Suzanne Tobias

Suzanne Tobias: Every kid needs a secret hideaway

When lawns green and trees bud, when the north wind calms and wardrobes switch from parkas to hoodies, my children climb a ladder into their favorite spring perch, our backyard tree house.

I watch them climb — Hannah with her bag of art supplies slung over one shoulder, Jack empty-handed, ready for anything — and I remember a poem from a Shel Silverstein book we used to read at bedtime:

A tree house, a free house,

A secret you and me house,

A high up in the leafy branches

Cozy as can be house...

They love it up there, against the trunk of a grand old honey locust tree. There's a table and bench chairs, a pulley basket for hauling up supplies, a battery light and a handwritten sign on an overhead plank: "Tree House Club: Members Only!!"

When we were considering buying our house, we made the mistake of bringing the kids along to see it one day. Once they saw the tree house, strong and sturdy, painted to match that other house with the kitchen and bathrooms, they noticed nothing else. We've since joked that we bought the tree house and, fortunately, the other place came with it.

I'm a fan of hideaways, especially for children — secret places away from the adult world where they can retreat. "The best ones," says author Katrina Kenison in her meditation on motherhood, "are hollowed by the shapes of small bodies and furnished by wild nature and rampant imagination."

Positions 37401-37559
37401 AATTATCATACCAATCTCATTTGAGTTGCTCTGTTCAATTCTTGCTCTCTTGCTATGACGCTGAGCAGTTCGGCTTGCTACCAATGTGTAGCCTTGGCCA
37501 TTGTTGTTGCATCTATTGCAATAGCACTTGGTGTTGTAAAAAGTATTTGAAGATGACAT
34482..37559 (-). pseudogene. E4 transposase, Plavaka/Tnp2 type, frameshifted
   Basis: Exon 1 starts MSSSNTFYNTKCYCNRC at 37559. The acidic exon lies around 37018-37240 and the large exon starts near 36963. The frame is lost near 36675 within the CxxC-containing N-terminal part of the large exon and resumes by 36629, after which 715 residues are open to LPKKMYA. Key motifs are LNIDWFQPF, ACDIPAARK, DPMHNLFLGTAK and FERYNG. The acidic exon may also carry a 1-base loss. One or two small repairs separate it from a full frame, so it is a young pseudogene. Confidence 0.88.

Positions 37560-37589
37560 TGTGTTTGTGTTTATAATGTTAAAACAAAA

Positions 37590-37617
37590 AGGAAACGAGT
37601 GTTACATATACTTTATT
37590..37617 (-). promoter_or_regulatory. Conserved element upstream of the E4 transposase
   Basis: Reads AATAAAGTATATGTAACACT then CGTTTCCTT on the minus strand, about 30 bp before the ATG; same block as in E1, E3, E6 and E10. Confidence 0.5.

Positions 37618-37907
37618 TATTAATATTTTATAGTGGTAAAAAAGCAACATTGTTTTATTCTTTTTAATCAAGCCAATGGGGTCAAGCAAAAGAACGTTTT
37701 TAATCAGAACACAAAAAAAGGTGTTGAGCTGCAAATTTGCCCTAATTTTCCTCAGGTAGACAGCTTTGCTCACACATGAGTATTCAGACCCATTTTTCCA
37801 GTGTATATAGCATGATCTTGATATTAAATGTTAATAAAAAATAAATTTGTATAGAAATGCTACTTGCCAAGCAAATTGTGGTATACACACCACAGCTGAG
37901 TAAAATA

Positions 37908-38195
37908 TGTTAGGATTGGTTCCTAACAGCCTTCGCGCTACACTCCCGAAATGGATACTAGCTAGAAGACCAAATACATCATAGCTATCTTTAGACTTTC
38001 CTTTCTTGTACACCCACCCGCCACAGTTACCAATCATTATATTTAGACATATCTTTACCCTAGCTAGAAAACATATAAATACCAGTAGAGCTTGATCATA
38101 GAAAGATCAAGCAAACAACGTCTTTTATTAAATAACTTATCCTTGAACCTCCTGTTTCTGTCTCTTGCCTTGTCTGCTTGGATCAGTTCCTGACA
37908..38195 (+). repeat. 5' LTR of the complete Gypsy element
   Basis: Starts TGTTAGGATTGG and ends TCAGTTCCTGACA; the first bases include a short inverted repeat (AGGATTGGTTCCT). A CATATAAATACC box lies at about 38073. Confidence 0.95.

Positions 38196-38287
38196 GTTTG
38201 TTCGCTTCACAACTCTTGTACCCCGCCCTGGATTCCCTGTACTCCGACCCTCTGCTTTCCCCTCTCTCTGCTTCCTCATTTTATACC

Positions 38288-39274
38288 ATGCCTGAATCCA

Sometimes it's a circle of flattened grass beneath a canopy of trees, sometimes an attic playroom or closet. Years ago I met a mother whose 7-year-old daughter would retreat into a dark recess behind one of her kitchen cabinets, bringing along dolls or coloring books. Often the mom would hear the girl singing in there, so she'd open the door and offer a snack.

Springtime at our house means dinner on paper plates, offered through a trap door to eager hands and rumbling stomachs. I climb up occasionally, when asked, usually to admire the kids' handiwork. It's Terabithia without the arsenal of pinecones, a sanctuary among birds and squirrels.

Recently Hannah, my 12-year-old, drew a sketchy blueprint of her dream home, a rambling ranch (for lack of a better term) with a pool table, foosball game, home theater and "hot tub room."

In the back yard, drawn carefully with brown marker, was a tiny little square high up in a tree, a not-so-secret space overlooking the mansion. That, my daughter said, is where she'd live most days.

Best view in town.